18th Aug2015

‘La Grande Bouffe’ Blu-ray Review

by Paul Metcalf

Stars: Marcello Mastroianni, Michel Piccoli, Philippe Noiret, Ugo Tognazzi, Andréa Ferréol, Solange Blondeau, Florence Giorgetti, Michèle Alexandre, Monique Chaumette, Henri Piccoli | Written by Marco Ferreri, Rafael Azcona | Directed by Marco Ferreri


La Grande Bouffe is a film about food, about decadence and about over indulgence. Not knowing much about the film before watching it, little did I know that I’d feel I’d been the one eating too much, just by watching the movie. Typical of an Arrow Academy release, Marco Ferreri’s film is an education, and one you won’t easily forget…

When four friends Marcello (Marcello Mastroianna), Michel (Michel Piccoli), Philippe (Phillippe Noiret) and Ugo (Ugo Tognazzi) meet for a weekend at Philippe’s villa they plan to eat themselves to death. Indulging in sex with prostitutes, and most importantly never-ending eating the villa around them decays as their over indulgence takes over.

In many ways La Grande Bouffe feels like a movie that Marquis de Sade would be proud of. With the inclusion of a teacher from a local school, Andrea (Adrea Ferreol) we assume that she would be the innocence that could help redeem the characters, but ends up just being as decadent as the four men, if not the enabler for their doom. The film works as an allegory about the over indulgence and decadence of the bourgeoisie, attacking what the filmmaker appears to see as its ugly nature and selfishness.

One thing that is easy to say about La Grande Bouffe is don’t watch it if you don’t like the eating of meat. There is an overabundance in the movie, as the meals use the food type as a focus. While the overeating feels darkly funny at the start, as the men start to get sicker the audience also starts to tire of the constant meals, until at the end you can’t help but feel you’ve been part of the dining yourself.

It comes as no surprise really that this movie is controversial to some, even after all these years. There is no real redemption in the movie for the characters; they are greedy, selfish and almost impudent in their need for decadence, acting very much like spoilt children when they don’t get what they want. This of course is the point, and exactly what the film is trying to convey.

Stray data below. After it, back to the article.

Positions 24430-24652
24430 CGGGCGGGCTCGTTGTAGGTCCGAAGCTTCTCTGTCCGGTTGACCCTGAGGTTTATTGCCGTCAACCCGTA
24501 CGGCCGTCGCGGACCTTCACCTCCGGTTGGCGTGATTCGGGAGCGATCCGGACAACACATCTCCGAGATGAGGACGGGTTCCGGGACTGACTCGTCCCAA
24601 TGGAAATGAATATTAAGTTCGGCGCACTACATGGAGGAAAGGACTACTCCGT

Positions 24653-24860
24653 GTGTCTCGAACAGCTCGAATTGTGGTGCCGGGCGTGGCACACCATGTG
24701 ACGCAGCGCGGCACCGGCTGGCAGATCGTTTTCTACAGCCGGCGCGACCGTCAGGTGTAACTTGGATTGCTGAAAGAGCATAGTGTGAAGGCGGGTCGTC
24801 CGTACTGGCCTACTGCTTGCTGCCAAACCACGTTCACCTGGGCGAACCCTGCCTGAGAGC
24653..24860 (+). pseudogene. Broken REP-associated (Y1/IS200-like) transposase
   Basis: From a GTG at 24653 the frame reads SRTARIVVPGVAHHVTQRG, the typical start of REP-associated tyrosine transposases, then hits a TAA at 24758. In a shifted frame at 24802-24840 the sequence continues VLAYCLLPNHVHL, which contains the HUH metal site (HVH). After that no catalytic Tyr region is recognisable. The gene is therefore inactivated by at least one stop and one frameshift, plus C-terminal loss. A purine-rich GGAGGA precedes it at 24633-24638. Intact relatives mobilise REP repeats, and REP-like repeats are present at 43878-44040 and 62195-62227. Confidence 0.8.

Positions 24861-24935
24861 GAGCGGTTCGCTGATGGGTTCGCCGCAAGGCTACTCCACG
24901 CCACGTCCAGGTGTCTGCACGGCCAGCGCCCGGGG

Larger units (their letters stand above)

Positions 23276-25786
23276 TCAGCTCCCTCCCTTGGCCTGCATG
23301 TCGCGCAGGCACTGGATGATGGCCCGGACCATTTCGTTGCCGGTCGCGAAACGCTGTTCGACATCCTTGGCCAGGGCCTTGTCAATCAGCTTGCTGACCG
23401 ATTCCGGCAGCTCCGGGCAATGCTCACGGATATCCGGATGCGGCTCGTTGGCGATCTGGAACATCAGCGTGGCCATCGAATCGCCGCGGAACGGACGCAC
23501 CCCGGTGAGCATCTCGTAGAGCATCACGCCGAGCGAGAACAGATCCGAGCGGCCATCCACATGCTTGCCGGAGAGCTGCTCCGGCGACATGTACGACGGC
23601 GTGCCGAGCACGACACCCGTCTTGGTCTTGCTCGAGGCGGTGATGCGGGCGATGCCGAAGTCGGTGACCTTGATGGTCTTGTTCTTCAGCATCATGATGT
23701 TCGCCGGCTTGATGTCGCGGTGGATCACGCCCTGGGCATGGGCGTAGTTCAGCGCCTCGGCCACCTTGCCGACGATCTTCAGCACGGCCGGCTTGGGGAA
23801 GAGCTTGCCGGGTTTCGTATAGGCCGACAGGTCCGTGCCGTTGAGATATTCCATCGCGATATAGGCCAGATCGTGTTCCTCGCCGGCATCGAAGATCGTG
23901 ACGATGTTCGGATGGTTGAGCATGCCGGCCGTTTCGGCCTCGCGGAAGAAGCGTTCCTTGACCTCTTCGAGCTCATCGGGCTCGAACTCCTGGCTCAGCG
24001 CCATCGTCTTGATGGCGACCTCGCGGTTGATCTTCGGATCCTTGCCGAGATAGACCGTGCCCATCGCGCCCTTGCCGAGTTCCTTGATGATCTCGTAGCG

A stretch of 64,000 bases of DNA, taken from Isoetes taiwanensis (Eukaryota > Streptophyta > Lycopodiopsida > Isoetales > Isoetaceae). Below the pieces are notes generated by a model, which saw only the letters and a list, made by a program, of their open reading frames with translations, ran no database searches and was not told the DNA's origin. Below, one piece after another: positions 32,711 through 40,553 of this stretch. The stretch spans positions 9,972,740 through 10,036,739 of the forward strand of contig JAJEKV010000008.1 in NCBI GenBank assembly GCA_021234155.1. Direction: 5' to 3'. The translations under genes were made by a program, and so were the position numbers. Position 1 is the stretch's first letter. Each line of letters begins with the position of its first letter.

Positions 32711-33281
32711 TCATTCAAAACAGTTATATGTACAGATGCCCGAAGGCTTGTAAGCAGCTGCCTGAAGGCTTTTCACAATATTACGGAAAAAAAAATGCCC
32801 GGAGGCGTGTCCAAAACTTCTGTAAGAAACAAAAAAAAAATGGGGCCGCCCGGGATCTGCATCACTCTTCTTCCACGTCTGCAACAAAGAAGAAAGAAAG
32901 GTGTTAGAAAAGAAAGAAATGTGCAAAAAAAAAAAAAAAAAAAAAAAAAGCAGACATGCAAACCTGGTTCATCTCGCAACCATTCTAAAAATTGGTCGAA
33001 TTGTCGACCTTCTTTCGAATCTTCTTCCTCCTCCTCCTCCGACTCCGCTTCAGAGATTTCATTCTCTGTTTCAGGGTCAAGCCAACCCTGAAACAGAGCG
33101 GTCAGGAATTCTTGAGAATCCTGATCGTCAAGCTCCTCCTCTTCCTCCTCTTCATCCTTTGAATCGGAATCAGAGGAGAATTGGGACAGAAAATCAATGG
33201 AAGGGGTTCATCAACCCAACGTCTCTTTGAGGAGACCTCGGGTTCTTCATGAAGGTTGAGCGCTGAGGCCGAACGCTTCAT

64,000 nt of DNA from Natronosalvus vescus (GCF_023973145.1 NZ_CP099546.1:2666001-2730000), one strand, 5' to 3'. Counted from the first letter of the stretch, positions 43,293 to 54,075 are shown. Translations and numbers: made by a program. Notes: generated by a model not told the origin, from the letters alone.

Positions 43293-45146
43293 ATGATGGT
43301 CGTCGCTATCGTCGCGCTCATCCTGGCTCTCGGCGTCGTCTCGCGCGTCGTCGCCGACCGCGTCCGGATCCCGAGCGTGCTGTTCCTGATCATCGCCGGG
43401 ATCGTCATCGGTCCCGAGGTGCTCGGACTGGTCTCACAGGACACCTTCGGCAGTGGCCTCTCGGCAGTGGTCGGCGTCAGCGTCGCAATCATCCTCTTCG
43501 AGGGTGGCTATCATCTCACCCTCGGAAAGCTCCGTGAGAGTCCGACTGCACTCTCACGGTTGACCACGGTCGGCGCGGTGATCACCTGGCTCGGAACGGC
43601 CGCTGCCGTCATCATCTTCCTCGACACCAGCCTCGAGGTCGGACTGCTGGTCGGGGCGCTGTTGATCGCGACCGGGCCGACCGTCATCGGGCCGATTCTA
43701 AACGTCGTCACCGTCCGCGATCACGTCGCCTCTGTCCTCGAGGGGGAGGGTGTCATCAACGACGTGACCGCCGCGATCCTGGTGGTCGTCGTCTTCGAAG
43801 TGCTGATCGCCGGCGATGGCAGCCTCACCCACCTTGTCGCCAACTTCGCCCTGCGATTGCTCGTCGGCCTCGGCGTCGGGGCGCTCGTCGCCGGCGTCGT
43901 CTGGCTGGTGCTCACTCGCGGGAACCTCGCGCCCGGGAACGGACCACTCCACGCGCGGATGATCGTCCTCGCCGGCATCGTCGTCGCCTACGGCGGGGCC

Along with the film, Arrow have included documentaries and a commentary on selected scenes for the movie. These give an insight into the history of the film, giving an understanding of Ferreri’s focus when he was creating it. Is it an enjoyable sight to see these men eat themselves to death? Not really, but you can’t get away from the fact it is an interesting and captivating movie and it effectively attacks everything the characters stand for.

Well acted and interestingly told there are many things that you’ll take away from La Grande Bouffe, but it is a film where you will take your own interpretation away with you. Darkly comic and unforgiving in its style, Arrow Academy have released the film with impressive quality.

For fans of food there is plenty of it, and it does look impressively tasty. The characters themselves are ugly and decadent, with the food being the innocent tool for their deaths, never losing its beauty. The most filling film about food you’ll have watched in some time, just don’t plan on eating for a while after this one.

**** 4/5

La Grande Bouffe is available on dual format DVD and Blu-ray in the UK now.

Review originally posted on PissedOffGeek

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